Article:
9. Rob Zombie’s Halloween (R.2007)
This placement I definitely do not agree with but the reasons Variety gave were the only benefits were the Michael Myers backstory that we do not get in the 1978 original. Onced the normal storyline with the babysitter begins, this is where Variety states the film loses steam. Which is basically after the first 20 minutes of the film. The take on Michael was nearly the opposite as John Carpenter’s quiet, stalking, lethal killer but nonetheless made this Michael terrifying to watch.
8. Halloween Kills (R.2021)
This placement seems right as it does lack a plot line being the middle part of director Gordon Green’s reboot trilogy but Variety’s has its own reasons for the ranking. The best things about the film were, to me, the most important parts of horror films, kill scenes and a suspenseful and fantastic score. The way the film was shot using a glow, gives the film a great nostalgic and creepy nod to the 1978 version complimenting well with the 1978 flashbacks in Kills. The lack of plot line, Laurie’s lack of interaction with Michael due to her sidelined injury she sustained in Halloween (2018), and the angry mob were the weak points of this film. I enjoyed the kill scenes, the score (and timing of the score), and the 1978 flashback mask were my favorite parts.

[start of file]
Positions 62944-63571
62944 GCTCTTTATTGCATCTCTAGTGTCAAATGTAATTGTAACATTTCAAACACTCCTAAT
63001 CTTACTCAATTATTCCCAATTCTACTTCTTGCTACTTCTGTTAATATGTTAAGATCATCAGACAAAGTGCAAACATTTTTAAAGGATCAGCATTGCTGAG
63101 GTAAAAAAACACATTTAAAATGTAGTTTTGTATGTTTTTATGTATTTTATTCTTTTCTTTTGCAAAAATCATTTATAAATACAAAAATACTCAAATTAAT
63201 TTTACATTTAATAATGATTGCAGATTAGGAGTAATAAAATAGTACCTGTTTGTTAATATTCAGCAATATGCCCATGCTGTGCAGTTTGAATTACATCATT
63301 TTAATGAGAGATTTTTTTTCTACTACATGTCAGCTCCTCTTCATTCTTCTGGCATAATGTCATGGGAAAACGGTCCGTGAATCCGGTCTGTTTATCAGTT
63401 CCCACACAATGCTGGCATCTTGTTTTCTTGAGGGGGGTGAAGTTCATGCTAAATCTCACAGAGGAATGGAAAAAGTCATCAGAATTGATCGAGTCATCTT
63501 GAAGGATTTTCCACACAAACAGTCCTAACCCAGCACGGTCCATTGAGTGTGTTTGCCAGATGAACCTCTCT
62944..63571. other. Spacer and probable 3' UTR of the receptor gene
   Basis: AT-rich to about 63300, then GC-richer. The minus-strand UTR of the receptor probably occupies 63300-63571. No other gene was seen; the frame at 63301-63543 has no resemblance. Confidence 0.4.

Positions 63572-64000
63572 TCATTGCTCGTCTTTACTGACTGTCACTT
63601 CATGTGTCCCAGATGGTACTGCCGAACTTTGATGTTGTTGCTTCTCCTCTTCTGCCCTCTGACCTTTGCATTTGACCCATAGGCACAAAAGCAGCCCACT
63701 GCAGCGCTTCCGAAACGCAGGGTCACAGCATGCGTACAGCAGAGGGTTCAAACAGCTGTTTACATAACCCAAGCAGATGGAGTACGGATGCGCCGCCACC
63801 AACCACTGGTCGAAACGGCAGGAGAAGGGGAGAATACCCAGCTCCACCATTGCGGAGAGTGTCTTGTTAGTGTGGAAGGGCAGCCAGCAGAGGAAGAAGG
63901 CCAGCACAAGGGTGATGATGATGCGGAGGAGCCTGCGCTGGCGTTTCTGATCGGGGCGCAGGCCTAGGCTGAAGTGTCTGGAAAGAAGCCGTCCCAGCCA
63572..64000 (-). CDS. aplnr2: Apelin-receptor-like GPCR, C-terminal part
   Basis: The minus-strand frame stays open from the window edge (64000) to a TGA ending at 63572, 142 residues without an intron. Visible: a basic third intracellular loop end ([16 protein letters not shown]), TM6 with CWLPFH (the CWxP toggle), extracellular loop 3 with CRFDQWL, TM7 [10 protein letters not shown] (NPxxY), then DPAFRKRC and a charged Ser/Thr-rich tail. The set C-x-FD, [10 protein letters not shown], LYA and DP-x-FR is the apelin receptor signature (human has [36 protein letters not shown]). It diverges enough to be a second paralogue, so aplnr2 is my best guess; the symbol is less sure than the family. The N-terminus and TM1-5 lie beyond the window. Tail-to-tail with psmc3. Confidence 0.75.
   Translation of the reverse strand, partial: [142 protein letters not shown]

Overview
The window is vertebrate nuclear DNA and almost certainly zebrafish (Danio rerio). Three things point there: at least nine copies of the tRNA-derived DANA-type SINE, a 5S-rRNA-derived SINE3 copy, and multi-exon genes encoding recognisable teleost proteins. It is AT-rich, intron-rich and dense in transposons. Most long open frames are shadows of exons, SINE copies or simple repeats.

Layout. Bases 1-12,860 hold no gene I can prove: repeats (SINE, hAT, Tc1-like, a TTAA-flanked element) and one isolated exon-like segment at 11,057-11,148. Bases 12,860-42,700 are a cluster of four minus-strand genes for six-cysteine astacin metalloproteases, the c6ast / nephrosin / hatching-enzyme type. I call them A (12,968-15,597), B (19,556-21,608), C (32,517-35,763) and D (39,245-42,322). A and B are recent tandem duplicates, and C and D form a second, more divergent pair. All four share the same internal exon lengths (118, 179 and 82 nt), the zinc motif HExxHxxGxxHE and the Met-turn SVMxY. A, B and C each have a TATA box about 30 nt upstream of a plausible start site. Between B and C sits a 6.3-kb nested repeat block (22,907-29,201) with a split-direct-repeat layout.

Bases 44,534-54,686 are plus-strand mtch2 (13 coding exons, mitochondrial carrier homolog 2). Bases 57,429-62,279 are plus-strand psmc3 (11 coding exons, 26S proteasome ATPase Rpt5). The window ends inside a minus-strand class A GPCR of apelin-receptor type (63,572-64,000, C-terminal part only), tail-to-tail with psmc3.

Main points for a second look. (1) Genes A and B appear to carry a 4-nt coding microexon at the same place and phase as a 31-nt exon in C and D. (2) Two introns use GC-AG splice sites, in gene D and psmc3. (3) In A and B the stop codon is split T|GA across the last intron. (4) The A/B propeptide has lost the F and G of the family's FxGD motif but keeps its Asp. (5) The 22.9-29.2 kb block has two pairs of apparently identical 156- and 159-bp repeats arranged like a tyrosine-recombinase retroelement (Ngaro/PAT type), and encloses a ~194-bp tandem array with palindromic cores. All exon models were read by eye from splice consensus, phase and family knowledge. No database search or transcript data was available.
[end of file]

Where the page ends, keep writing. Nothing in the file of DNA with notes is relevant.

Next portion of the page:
7. Rob Zombie’s Halloween II (R.2009)
This one I liked second to last, so. That’s how I feel about that. Variety feels slightly different.
Rob Zombie was able to unleash his imagination free from having to stick to the plotline of the original 1981 version, Rob meshed pulverizing violence, weird surrealism, and dark nightmarish type scenes into his telling of Michael’s continued pursuit of Laurie Strode. This was a straight up unforgiving slasher movie with some dark atmospheres.
6. Halloween H20: Twenty Years Later (R.1998)
Now this was the Halloween that came out when I was a kid. And this Michael scared the crap out of me, mind you I had not seen 1978 yet. In this anniversary installment Jamie Lee Curtis reprises her role as Laurie Strode, which is probably what made this film one of the best in the franchise. This film ignores films 4,5, and 6 where Laurie works as a headmistress at a private boarding school. Josh Hartnett and Michelle Williams make appearances in this film which was early in their careers as well. Two-time Friday the 13th director Steve Miner helmed this reunion of Michael Myers, and Laurie Strode which perhaps adds more value to the success of this film.
5. Halloween 4: The Return of Michael Myers (R.1988)